The Cathedral of Saint Mary of the See is located in Seville. It is Gothic in style. It is the largest cathedral in the world. The Unesco declared in 1987, with the Real Alcázar and the Archivo de Indias, Heritage and, on July 25, 2010, Good of outstanding universal value. According to tradition, the construction began in 1401, although there is no documentary evidence of the beginning of the works until 1433. The construction was carried out on the site that was left after the demolition of the old aljama mosque in Seville, whose minaret (La Giralda) and patio (patio de los Naranjos) are still preserved.
One of the first masters of works was Master Carlin (Charles Galter), from Normandy (France), who had previously worked in other great European Gothic cathedrals and arrived in Spain believed to be fleeing the Hundred Years War. On October 10, 1506, the last stone was placed in the highest part of the dome, with which symbolically the cathedral was completed, although in fact work continued uninterruptedly throughout the centuries, both for the interior decoration, such as to add new rooms or to consolidate and restore the damage caused by the passage of time, or extraordinary circumstances, among which it is worth noting the Lisbon earthquake of 1755 that produced only minor damage despite its intensity. The architects Diego de Riaño, Martín de Gainza and Asensio de Maeda intervened in these works. Also at this stageHernán Ruiz built the last body of the Giralda. The cathedral and its outbuildings were completed in 1593.
The Metropolitan Cabildo maintains the daily liturgy and the celebration of the Corpus, Immaculate and Virgin of the Kings festivities. This last day, August 15, is also the titular festival of the temple, Santa María de la Asunción or de la Sede, and is celebrated with a solemn third and pontifical procession.
The temple houses the mortal remains of Christopher Columbus and several kings of Castile: Pedro I el Cruel, Fernando III el Santo and his son, Alfonso X el Sabio.
One of the last important works carried out took place in 2008 and consisted of replacing 576 ashlars that made up one of the great pillars that support the temple, with new stone blocks of similar characteristics but with much greater resistance. This difficult work was possible thanks to the use of innovative technological systems that showed that the building suffered oscillations of 2 cm daily as a consequence of the expansion of its materials.
Cathedral of Seville has one of the richest artistic treasures preserved in ecclesiastical spheres and is considered one of the best art galleries in Spain. Many of the paintings are first-rate works and their updated inventory comprises eight hundred and thirty-three records.
This treasure, which we now disclose in a very small part, has been formed over the centuries as a result of the Council’s own desire to enrich its cathedral and by the eagerness of many of its canons who commissioned paintings to adorn altarpieces and chapels. Likewise, the main Sevillian families who chose the cathedral as the site for their burials, adorned their chapels with pictorial compositions, in addition to those who, in their wills, left part of their collections to be placed in their dependencies. In this way, from the 15th century to the 19th century, the history of painting appears profusely represented in the Seville cathedral.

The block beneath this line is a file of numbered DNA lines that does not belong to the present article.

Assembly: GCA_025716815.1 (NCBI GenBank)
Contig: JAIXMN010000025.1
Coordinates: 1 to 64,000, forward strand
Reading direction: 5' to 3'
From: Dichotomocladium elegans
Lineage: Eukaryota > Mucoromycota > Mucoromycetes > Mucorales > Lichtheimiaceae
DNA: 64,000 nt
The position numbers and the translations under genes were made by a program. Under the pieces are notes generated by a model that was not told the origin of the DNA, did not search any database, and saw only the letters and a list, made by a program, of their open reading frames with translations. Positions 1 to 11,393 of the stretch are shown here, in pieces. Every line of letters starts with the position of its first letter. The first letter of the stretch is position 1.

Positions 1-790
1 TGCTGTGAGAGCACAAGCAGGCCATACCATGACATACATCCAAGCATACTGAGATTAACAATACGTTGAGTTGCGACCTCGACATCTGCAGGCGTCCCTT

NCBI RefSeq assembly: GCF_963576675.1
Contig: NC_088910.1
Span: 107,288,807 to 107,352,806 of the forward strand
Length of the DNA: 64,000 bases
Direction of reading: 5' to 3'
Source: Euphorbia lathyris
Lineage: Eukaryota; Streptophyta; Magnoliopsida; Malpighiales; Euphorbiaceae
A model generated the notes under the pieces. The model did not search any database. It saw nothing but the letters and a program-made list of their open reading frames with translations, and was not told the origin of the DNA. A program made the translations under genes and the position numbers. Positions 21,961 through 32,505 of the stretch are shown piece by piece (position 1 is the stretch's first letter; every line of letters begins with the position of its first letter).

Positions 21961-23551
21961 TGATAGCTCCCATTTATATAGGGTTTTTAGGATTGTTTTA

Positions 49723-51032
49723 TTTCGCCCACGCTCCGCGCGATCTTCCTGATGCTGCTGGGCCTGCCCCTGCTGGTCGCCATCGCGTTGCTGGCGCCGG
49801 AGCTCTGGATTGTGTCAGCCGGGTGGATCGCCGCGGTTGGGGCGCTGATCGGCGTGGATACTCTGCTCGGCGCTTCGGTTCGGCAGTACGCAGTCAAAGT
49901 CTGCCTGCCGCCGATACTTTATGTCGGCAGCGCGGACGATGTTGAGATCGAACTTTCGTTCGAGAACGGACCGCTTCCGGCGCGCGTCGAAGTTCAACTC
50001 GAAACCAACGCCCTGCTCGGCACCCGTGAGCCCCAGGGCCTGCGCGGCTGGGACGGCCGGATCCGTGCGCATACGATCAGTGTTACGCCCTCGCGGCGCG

Worthy mention deserve the wonderful bars of the different chapels and altars that, with their solemn bars, have decisively contributed to the fact that, today, we can see the works placed there as if they had just been invoiced, in addition to being the distance from the outside of the themselves, to which the author would suppose that his work would be admired. This was vital to ensure the adequate conservation of the paintings that were not within the direct reach of the viewer.
The sculptural heritage of the Cathedral of Seville has works from late antiquity until the end of the twentieth century and includes not only devotional images, monumental sculpture, graves, tombstones and inscriptions but also much of the altarpieces and some furniture, indicated in other sections.
The most remote pieces are various Roman, Visigoth and Islamic tombstones and the Patio de los Naranjos fountain. The oldest images were donated by Fernando III and Alfonso X to the Chapel of the Kings and to the main altar of the Cathedral; the Virgen de los Reyes, patron saint of the city, is a work directly linked to the holy king and the Virgen de la Sede presides over the main altar since the last quarter of the 13th century. The Virgin of Battles accompanied King Ferdinand III at his grave and two tombstones with inscriptions in Spanish, Latin, Arabic and Hebrew commissioned by his son have remained on the burial monument.
From the primitive Mudejar cathedral we keep other images such as the Virgen de los Olmos, the Crucificado del Millón from the end of the 13th century that crowns the main altarpiece, some funerary tombstones and tombs such as that of Mate de Luna (+1299). According to the documentation, the first tombs with sculpted effigies were those of the Pérez de Guzmán family and that of the archbishop Don Gonzalo de Mena (+1401) is a burial mound with the effigy of the deceased lying and reliefs of the life of Christ and the Virgin. alabaster.